Cyclin D1 is an essential regulator of cell cycle progression. Over-expression of cyclin D1 is associated with tumorigenesis both in solid cancers and in hematological malignancies such as mantle cell lymphoma (MCL), hairy cell leukemia and multiple myeloma (MM). The CCND1 gene coding for cyclin D1 exhibit an A/G polymorphism at the nucleotide 870 which is responsible for the generation of an alternative splice variant called form b. The cyclin D1b is identical to the typical form a, except in the C-terminal part. The cyclin D1b has lost the PEST domain responsible for protein degradation and the threonine 286, the site of phosphorylation by the glycogen synthase kinase-3 essential for the nuclear export. Cyclin D1b has been recently described as a nuclear oncogene (

Lu et al.,
Cancer Res
Solomon et al.,
J Biol Chem
). Using real time quantitative RT-PCR, we have detected cyclin D1b mRNA in all cyclin D1a-expressing MM and MCL cell lines and in MCL patients. The cyclin D1b protein, detected with an antibody specific of the form b (a generous gift of Dr Alan Diehl) is present in a limited number of samples (1/6 MM and 1/1 MCL cell lines) and localized both in the nucleus and in the cytoplasm. We have generated B-cells conditionally (ecdysone system) expressing cyclin D1a or cyclin D1b proteins. B-cells were stimulated with ponasterone A to induce cyclin D1 synthesis and then with cycloheximide. The two alternative proteins forms displayed similar stability: calculated half-lives are 35 min and 50 min for a and b respectively. By co-immunoprecipitation and western blots experiments, we determined that, although cyclin D1b was able to bind efficiently CDK4 (to the same extent than cyclin D1a), cyclin D1b/CDK4 complexes weakly catalyzed the phosphorylation of pRB. We further showed by cytofluorometric analysis of propidium iodide-stained cells, that cyclin D1b did not allow the entry of quiescent cells within the cell cycle and did not allow the progression through the G1 phase. This implies that cyclin D1b plays a minor role in cell cycle regulation. However, cyclin D1b, such as cyclin D1a (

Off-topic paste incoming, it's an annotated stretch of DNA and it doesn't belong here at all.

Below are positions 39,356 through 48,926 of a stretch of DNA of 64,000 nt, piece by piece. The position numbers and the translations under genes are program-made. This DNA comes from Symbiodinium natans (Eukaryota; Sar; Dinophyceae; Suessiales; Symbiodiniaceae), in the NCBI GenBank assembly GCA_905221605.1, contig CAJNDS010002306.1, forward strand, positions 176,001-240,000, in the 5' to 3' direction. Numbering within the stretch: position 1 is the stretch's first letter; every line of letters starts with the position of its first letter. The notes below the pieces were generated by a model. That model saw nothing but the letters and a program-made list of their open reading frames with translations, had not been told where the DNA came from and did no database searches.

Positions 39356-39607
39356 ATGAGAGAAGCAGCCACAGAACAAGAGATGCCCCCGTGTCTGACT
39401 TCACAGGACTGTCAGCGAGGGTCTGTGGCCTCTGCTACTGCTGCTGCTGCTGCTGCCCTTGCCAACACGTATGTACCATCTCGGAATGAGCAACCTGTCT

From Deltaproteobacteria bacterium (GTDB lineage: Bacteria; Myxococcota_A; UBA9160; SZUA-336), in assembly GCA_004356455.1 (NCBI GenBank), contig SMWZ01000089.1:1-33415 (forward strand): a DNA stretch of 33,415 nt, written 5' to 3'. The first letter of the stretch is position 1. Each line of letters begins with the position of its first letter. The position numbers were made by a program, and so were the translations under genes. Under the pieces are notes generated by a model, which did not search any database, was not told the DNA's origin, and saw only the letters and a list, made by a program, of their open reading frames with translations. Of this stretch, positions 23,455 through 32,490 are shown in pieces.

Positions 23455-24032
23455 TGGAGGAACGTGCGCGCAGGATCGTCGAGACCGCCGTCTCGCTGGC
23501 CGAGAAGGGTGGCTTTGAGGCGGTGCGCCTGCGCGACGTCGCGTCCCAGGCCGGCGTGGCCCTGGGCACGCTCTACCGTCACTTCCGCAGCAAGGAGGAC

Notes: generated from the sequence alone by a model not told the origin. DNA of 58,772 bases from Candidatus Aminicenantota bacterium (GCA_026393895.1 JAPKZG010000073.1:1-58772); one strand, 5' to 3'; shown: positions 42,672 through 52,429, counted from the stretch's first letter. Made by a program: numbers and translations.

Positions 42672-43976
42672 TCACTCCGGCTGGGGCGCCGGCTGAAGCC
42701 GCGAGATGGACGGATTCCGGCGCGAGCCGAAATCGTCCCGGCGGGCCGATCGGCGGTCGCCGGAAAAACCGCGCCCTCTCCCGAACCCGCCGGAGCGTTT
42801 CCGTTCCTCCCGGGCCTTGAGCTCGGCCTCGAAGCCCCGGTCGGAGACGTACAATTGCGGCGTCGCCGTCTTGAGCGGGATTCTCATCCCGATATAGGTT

Duquesne et al.,
Cell Death Different
) potentiated the apoptosis induced by growth factor deprivation. It us tempting to speculate that the contribution of cyclin D1b for B-cell hemopathies does not occur through deregulation of the pRb pathway but more likely through deregulation of apoptotic pathways. We will study these aspects in the future.

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